I first heard of Titagya School in Professor Alice Lesnick’s class “Empowering Learners” in Spring 2009. The organization was mentioned to me a second time when I began working with Haverford’s Center for Peace and Global Citizenship with the aim to find a summer internship working with children in Africa. Haverford’s Center for Peace and Global Citizenship (called the CPGC) funds student volunteer projects internationally and domestically that address issues of social justice and relate to a student’s academic interests. They suggested that I get in touch with Andrew Garza (Haverford class of 2008), and after speaking with Andrew a few times on the phone I was very excited about the prospect of being one of Titagya’s summer interns!

After hearing from Andrew that Titagya would like to have me as an intern, I began the long but rewarding process of applying for CPGC funding. Haverford Professor of African and Africana Studies, Professor Ruti Talmor, aided me greatly in independent study of Ghana, and provided me with both essential academic and practical knowledge garnered from her research experience in Ghana.

I was ecstatic to hear the news that I received funding, and the real planning for the trip began. Despite all of the work I was doing to prepare for my departure, the concept that I would be spending 10 weeks at Titagya School was too surreal for me to conceive of fully, and I had the feeling that the reality would not hit me until I set foot in Ghana.

Friday, July 16, 2010

Arrived in Ghana

I just arrived in Ghana for a month-long trip. It was great to touch down at the airport, and Ghana has come to feel like a third home, after the US and parts of Mexico. My first day included stopping by BusyInternet, an internet cafe, to let family know I arrived safely, exhanging money, finalizing logistics with Fatawu about travelling to Dalun on Sunday, meeting a potential donor, seeing a friend, and having one of my favorite dinners: mushroom and spicy pepper stew with Star beer.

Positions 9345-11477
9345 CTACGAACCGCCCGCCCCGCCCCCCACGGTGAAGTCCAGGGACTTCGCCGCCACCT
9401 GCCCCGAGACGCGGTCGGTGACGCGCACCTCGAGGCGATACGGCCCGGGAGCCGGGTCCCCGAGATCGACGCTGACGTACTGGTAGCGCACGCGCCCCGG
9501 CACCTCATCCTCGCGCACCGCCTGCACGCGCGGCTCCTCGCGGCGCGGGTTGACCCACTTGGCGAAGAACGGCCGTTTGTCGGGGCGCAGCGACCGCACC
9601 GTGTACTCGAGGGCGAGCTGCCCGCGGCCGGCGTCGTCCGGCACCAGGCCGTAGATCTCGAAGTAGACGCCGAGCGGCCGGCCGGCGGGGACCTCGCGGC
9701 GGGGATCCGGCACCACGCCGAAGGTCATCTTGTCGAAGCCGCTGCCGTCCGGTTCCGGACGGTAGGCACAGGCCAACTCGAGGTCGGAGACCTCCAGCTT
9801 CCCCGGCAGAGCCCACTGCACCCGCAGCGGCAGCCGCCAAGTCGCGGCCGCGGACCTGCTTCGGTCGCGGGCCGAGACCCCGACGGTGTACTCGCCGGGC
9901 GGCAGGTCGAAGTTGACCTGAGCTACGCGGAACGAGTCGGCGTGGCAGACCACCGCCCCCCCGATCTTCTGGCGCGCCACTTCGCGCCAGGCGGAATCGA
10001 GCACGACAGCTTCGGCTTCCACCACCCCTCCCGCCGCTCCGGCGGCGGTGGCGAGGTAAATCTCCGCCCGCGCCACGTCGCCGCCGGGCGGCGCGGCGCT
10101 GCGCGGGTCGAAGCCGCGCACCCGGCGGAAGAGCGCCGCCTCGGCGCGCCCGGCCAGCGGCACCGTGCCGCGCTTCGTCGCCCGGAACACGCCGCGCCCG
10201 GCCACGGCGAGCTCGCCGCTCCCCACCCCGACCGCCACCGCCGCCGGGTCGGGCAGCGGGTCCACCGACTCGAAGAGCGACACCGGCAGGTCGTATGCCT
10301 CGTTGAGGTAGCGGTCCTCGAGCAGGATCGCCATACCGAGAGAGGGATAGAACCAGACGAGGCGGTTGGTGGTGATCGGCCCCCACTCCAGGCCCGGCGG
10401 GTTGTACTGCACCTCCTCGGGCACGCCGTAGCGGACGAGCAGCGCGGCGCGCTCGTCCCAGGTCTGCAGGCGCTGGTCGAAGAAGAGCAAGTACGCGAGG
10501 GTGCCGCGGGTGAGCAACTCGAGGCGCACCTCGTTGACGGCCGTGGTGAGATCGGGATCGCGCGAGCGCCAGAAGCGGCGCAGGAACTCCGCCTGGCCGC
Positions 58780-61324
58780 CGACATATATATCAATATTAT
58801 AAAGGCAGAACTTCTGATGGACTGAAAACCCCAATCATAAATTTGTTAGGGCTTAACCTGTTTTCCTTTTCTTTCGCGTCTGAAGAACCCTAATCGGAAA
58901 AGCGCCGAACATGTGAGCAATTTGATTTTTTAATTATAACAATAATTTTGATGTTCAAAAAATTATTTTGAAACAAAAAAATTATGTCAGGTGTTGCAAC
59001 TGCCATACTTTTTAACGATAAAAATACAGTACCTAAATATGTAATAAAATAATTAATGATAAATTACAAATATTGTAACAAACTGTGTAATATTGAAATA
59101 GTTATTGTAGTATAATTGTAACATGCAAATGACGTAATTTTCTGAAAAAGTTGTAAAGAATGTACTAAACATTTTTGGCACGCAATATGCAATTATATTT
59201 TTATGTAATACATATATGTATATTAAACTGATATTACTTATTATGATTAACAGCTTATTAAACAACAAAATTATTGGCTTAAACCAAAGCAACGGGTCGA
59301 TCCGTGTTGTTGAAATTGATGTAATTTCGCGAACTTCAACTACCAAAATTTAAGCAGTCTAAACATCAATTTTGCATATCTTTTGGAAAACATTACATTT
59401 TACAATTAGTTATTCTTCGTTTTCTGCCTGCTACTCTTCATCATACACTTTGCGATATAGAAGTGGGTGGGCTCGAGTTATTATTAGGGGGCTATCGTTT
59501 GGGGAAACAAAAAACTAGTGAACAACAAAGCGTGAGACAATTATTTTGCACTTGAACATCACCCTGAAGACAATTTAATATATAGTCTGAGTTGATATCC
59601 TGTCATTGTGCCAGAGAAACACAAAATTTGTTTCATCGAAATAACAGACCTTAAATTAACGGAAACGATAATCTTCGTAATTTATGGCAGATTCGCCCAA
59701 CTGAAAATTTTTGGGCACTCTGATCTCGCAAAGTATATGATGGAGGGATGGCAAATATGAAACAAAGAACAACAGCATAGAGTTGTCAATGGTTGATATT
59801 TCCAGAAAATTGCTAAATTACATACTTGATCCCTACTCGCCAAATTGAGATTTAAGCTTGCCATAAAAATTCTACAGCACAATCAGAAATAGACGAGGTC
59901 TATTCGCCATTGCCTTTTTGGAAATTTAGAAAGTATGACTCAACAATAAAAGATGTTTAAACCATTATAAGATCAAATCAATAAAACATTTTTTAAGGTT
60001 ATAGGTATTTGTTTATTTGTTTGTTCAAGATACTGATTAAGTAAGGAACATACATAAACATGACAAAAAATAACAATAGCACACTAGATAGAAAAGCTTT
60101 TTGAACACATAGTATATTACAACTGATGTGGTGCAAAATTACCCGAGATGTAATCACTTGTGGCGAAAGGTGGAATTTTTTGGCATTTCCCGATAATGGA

On Sunday I'll be travelling North with Yaw, a member of our Board of Advisors. I've been eagerly awaiting this month and look forward to sitting in on classes at our school, working with our staff, interns, and advisors to enhance our curriculum, meeting with government officials about our partnership and its vision for early education and interactive education, visiting potential sites for future schools, and helping to establish fundraising operations in Ghana. It will be a busy month, but one of the good things about finite visits is that they add an extra sense of urgency for staff to work effectively and quickly to get a lot of things done by the end.

Much more to come soon, including posts about our interns' work and experiences within the next week.

Sunday, June 13, 2010

Inspiration From My Abuelito

From talking with remarkable individuals who have started other organizations, I've noticed that people often have more than one motivation for starting organizations. This observation may seem intuitive, since humans are multi-dimensional creatures that can be driven by several ambitions at the same time and since starting an organization is a huge, personal decision. However, for lack of space and other reasons, you might not always find out about all of these key underlying drivers just by visiting an organization's website or seeing a PowerPoint about it.